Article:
The House of Representatives passed the Fiscal Year 2023 National Defense Authorization Act (NDAA) with added funding after Virginia Representatives Rob Wittman (R-VA-01) and Elaine Luria (D-VA-02) blasted the administration’s original military spending proposals for not including a large enough budget and for planning to decommission some ships. Wittman was the only Virginia Republican voting in favor of the bill after the House Freedom Caucus criticized it the day before the vote.
After passage of the NDAA on Thursday, Wittman praised it in a press release: “In today’s increasingly divided political world, today’s passage of the NDAA is encouraging proof that Congress can still work together for the greater good of our nation. This year’s NDAA does right by our servicemembers and their families, reverses Biden’s reckless defense cuts, counteracts Biden’s harmful inflation, provides the resources we need to deter Chinese aggression, and protects our homeland.”
The Virginia Clean Economy Act (VCEA) is one of the signature pieces of legislation Democrats passed during their control of Virginia’s General Assembly and the governor’s mansion. It set deadlines for utilities to be 100-percent carbon, set energy efficiency standards for utilities, declared that solar and wind are “in the public interest,” created a Virginia Community Flood Preparedness Fund, and brought Virginia into the Regional Greenhouse Gas Initiative (RGGI,) a program where utilities have to bid for carbon dioxide emissions allowances.
The day after the act passed out of the House in February 2020, House Minority Leader Todd Gilbert (R-Shenandoah) called Democrats’ actions including the VCEA historic, but warned that those bills would have far-reaching impacts, including higher energy prices for citizens and businesses.
Governor-elect Glenn Youngkin announced that he will use an executive order to pull Virginia from the Regional Greenhouse Gas Initiative (RGGI), an 11-state cap-and-trade initiative aimed at reducing utility carbon dioxide emissions by requiring utilities to bid for carbon dioxide allowances in state auctions. Youngkin’s commitment is one of his first specific energy and environmental policy statements, but he couched it as part of his broader plan to lower Virginians’ cost of living.
“RGGI will cost ratepayers over the next four years an estimated $1 billion to $1.2 billion dollars,” Youngkin said Wednesday to the Hampton Roads Chamber of Commerce.. “RGGI describes itself as a regional market for carbon, but it is really a carbon tax that is fully passed on to ratepayers. It’s a bad deal for Virginians. It’s a bad deal for Virginia businesses, and as Governor, I will withdraw us from RGGI by Executive Action. I promised to lower the cost of living in Virginia and this is just the beginning.”
Virginia’s Dominion Energy customers will get $330 million in refunds due to a settlement. On Thursday, the Virginia State Corporation Commission (SCC) approved the settlement put forward in October, closing the agency’s triennial financial review of the utility. SCC staff found that the company may have overcharged customers as much as $1.1 billion, according to a September report. Dominion Energy can deduct some items from that before issuing refunds, including a $309 million Customer Credit Reinvestment Offset (CCRO) that allows reinvestment in offshore wind, solar, and grid transformation projects.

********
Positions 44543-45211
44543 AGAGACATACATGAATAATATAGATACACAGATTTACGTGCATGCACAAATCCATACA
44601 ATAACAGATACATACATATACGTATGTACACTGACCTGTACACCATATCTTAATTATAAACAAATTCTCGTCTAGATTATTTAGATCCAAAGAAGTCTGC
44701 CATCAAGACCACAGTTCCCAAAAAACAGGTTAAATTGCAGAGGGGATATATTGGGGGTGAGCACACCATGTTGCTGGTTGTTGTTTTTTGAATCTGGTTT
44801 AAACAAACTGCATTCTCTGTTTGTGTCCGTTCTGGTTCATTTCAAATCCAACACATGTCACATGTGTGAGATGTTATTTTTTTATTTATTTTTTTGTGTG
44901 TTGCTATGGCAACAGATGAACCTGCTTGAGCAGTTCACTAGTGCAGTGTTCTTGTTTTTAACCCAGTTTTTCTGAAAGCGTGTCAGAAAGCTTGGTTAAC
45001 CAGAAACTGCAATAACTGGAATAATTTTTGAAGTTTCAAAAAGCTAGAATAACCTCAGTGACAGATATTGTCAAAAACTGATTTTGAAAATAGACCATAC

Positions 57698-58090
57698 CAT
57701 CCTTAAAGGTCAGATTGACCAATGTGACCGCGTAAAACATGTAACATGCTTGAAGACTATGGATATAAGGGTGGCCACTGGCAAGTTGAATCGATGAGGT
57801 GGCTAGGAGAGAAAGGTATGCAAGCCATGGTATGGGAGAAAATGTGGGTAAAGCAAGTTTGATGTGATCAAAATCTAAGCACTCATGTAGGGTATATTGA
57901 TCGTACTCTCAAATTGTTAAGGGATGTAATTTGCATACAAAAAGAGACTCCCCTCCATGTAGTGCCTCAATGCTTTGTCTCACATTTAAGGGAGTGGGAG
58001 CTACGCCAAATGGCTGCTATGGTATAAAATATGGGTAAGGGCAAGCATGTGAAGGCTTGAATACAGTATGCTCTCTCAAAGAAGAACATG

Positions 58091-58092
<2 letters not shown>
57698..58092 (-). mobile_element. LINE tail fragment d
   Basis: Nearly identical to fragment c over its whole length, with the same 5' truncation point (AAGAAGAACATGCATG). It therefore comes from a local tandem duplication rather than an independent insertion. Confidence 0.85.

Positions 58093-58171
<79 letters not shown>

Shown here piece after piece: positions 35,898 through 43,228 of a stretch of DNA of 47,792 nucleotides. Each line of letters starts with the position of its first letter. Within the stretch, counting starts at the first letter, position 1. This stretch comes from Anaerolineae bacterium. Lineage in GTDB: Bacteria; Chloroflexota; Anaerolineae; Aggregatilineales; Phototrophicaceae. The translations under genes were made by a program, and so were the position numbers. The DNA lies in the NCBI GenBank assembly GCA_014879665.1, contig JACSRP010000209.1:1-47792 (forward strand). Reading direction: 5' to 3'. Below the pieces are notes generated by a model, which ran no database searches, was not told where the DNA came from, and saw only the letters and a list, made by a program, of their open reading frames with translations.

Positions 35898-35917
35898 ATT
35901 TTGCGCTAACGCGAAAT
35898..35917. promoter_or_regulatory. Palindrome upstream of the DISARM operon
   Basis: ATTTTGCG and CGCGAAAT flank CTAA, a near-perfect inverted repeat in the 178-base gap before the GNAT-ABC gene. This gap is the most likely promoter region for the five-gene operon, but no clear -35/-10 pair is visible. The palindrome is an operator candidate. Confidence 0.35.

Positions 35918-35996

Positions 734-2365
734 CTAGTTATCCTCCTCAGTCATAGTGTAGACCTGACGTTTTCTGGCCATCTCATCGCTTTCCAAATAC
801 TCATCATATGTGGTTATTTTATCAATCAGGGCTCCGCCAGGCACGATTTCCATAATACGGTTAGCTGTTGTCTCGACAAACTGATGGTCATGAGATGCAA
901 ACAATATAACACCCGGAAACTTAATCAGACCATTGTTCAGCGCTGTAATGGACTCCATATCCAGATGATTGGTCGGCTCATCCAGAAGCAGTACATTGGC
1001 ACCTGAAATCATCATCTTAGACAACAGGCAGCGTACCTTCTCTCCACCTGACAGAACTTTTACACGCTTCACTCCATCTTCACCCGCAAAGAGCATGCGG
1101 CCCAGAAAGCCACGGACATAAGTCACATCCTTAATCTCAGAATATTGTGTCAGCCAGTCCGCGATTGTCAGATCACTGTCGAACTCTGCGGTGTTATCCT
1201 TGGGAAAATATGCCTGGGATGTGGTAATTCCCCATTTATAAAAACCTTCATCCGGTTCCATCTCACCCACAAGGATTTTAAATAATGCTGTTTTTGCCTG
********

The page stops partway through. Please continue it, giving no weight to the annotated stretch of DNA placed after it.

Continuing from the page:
The settlement also includes a rate reduction that will reduce customers’ bills.
Offshore wind turbine blade manufacturing is coming to the U.S. and Virginia as part of a partnership between Dominion Energy and Spain-based manufacturer Siemens Gamesa. Dominion Energy has been expanding its offshore wind project with support from Virginia officials, and is already using Siemens Gamesa to manufacture blades in Europe.
“Virginians want renewable energy, our employers want it, and Virginia is delivering it,” Governor Ralph Northam said in a Monday press release. “The Commonwealth is joining these leading companies to create the most important clean-energy partnership in the United States. This is good news for energy customers, the union workers who will bring this project to life, and our business partners. Make no mistake: Virginia is building a new industry in renewable energy, with more new jobs to follow, and that’s good news for our country.”
RICHMOND, Virginia — Governor Ralph Northam and Dominion Energy CEO Robert Blue announced that the Port of Virginia will lease 72 acres of the deep-water Portsmouth Marine Terminal for staging and pre-assembly of Dominion’s offshore wind project.
“This announcement is yet another milestone toward making Virginia the national leader in offshore wind power,” Northam said. “The Commonwealth and Dominion Energy are standing together to promote clean energy, reduce carbon emissions, create jobs, and build a new American industry on the East Coast of the United States.”
Anybody who knows me knows I’m a jobs guy. I believe in jobs, good wages and all the positives than come from infrastructure projects. We have one about to explode in our own backyard here in Virginia – and I mean explode in a good way. It’s the multi-billion dollar economic development blockbuster known as the Coastal Virginia Offshore Wind Project. This thing has been under development for a long time…from the informational meetings years ago, the drawing boards, the public meetings, the regulatory hurdles and the construction.